Building a career in Winston-Salem
Barrentine describes Winston-Salem, North Carolina, a relatively small city with a wealth of cultural and business opportunities. His admiration for the city prepared him well for a job with the Chamber of Commerce, where he cultivated business relationships between the public and private sectors.
Citing this Excerpt
Oral History Interview with Richard Barentine, January 28, 1999. Interview I-0068. Southern Oral History Program Collection (#4007) in the Southern Oral History Program Collection, Southern Historical Collection, Wilson Library, University of North Carolina at Chapel Hill.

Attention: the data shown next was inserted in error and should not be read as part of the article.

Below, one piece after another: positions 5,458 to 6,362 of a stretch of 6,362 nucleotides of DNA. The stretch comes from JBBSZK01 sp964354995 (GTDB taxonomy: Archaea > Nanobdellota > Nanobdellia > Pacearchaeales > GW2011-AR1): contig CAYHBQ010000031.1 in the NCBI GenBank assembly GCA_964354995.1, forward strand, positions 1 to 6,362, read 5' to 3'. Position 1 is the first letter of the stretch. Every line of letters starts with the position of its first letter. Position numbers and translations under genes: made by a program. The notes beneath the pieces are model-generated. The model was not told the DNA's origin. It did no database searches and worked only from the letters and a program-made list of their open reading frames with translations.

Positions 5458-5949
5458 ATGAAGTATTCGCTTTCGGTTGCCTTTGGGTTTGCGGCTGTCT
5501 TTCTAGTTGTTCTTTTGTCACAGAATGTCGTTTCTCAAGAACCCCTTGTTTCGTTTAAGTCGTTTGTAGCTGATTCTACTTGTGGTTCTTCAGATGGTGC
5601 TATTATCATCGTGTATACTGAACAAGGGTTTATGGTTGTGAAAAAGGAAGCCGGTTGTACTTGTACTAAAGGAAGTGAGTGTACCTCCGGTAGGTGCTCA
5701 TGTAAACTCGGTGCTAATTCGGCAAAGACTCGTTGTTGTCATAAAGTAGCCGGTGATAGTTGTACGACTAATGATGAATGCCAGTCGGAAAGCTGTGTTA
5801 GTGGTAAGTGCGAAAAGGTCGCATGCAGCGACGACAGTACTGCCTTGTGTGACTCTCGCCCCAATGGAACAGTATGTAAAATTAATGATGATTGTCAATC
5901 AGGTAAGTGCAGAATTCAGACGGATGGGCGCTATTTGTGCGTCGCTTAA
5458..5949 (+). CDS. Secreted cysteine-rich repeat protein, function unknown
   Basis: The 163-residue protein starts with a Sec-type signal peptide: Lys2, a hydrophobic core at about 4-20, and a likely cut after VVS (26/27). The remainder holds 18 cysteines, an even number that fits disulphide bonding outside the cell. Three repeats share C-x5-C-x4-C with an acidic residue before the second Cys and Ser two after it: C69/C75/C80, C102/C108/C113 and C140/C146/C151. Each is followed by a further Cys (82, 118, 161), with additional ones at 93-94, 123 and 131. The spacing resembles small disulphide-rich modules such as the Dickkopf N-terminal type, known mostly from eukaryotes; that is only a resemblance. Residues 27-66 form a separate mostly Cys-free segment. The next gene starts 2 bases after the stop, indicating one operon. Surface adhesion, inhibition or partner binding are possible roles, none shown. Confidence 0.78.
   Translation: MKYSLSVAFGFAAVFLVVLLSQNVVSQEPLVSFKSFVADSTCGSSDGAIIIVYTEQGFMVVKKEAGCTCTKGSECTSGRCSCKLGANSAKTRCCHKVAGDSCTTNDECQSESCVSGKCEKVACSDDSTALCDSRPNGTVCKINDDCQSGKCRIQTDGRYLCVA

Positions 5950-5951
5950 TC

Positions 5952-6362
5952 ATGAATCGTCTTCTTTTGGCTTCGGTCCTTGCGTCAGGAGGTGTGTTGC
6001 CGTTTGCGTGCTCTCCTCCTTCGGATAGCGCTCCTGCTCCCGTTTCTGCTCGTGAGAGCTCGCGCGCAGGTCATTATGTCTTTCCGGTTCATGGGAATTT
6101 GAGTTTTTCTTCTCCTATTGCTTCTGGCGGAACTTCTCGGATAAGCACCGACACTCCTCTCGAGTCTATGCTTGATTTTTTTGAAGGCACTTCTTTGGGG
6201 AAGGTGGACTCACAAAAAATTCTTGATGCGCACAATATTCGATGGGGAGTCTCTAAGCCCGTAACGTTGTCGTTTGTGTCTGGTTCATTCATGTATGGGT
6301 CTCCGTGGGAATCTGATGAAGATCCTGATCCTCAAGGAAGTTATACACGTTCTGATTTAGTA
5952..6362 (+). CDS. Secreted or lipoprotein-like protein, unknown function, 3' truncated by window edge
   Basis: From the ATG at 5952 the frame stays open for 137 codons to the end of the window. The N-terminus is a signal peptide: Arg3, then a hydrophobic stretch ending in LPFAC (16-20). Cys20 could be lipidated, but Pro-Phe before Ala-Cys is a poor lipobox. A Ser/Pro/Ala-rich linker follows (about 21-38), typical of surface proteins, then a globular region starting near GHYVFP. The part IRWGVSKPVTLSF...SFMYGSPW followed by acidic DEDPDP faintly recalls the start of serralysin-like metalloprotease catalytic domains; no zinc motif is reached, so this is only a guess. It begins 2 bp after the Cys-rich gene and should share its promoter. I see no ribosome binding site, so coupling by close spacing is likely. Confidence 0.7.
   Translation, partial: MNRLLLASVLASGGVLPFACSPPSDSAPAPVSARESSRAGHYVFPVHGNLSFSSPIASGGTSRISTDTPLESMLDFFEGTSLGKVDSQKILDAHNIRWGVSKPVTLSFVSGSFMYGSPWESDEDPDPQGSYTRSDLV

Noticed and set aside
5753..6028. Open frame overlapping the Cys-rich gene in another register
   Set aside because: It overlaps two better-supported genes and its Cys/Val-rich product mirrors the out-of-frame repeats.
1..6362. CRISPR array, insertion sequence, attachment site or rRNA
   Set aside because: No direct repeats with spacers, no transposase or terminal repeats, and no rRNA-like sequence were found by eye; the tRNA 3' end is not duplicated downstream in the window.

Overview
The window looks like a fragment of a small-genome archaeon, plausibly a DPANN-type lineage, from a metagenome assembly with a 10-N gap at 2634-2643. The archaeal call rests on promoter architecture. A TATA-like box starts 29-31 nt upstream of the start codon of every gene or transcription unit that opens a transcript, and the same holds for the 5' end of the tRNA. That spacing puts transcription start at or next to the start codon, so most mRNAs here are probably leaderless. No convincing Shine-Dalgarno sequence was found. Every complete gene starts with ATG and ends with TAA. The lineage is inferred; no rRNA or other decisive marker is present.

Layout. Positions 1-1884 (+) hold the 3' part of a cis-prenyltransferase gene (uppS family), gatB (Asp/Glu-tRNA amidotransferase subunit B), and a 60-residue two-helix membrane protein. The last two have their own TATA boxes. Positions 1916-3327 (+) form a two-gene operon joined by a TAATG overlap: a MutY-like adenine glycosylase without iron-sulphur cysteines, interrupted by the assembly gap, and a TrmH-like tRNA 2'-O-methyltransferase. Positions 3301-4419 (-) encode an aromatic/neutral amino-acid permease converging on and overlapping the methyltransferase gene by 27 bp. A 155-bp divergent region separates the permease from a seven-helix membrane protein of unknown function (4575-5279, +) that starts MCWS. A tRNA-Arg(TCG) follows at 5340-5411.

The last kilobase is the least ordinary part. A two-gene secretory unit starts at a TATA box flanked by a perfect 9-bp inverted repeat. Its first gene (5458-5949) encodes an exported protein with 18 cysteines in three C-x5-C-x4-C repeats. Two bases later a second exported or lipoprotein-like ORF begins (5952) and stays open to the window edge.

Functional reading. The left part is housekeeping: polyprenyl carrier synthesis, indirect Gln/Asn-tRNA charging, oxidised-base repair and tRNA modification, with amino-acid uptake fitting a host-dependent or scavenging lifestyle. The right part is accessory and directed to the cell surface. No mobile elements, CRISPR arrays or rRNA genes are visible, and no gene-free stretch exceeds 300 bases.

Full Text of the Excerpt
JM: What did the employment landscape look to you like in '69 when you were coming out of your Public Health Service job?